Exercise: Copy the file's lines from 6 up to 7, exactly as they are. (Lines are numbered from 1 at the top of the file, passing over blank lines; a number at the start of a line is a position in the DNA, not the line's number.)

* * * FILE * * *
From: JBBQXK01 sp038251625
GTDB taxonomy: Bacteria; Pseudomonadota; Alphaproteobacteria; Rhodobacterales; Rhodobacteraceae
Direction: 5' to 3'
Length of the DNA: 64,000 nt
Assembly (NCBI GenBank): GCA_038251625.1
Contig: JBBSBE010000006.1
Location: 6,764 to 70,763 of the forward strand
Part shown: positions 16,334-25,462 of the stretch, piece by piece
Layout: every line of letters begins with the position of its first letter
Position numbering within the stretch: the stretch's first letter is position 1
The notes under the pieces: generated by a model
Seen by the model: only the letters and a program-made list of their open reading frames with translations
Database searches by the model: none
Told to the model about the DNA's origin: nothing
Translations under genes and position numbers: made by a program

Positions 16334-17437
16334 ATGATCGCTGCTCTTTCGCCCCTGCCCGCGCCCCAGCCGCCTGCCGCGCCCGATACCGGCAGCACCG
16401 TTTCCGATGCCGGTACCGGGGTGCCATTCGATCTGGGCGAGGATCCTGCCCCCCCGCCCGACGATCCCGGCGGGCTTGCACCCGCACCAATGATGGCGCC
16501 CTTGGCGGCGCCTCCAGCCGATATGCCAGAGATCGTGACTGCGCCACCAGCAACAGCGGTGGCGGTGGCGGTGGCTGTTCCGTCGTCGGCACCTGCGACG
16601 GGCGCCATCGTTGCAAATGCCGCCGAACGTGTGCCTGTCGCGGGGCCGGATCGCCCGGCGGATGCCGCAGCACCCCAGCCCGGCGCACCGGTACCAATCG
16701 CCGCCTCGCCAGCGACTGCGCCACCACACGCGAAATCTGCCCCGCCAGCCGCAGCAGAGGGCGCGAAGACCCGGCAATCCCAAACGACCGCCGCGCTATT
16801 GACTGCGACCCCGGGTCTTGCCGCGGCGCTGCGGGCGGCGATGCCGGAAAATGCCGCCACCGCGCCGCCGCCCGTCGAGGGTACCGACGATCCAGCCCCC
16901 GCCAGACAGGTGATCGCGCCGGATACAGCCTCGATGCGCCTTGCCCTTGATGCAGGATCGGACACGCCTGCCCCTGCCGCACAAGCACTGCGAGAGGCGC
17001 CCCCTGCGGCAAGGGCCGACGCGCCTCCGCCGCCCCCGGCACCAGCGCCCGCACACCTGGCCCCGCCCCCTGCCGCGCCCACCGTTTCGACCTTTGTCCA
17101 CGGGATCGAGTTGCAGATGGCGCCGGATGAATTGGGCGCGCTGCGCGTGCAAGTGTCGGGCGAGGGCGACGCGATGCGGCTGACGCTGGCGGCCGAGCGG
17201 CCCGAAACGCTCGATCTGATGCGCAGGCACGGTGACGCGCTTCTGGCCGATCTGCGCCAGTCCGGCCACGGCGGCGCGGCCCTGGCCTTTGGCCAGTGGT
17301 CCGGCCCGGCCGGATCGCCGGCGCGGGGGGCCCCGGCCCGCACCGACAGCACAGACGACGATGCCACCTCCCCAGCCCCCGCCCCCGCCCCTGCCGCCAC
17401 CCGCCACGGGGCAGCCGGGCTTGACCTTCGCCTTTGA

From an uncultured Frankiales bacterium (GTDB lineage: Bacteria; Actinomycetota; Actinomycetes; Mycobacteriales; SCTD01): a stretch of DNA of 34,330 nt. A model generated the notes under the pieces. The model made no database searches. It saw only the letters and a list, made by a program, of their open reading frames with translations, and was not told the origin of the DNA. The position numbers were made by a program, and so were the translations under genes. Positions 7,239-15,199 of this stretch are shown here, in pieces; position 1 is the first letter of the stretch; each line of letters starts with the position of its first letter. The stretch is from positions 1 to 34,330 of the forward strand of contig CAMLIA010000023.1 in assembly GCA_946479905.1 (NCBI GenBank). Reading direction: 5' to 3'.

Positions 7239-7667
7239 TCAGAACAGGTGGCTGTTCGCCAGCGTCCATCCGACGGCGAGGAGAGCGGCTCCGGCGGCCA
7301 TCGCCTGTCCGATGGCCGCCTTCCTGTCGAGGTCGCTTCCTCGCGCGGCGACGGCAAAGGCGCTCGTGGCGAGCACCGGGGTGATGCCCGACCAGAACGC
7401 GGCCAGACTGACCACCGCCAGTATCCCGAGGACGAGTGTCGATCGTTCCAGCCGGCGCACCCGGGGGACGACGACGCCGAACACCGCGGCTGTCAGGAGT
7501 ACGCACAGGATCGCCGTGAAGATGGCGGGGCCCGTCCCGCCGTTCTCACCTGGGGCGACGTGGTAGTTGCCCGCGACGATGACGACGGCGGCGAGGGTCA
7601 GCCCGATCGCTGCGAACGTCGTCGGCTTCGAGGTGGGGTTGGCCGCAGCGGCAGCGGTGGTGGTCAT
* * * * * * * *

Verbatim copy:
Contig: JBBSBE010000006.1
Location: 6,764 to 70,763 of the forward strand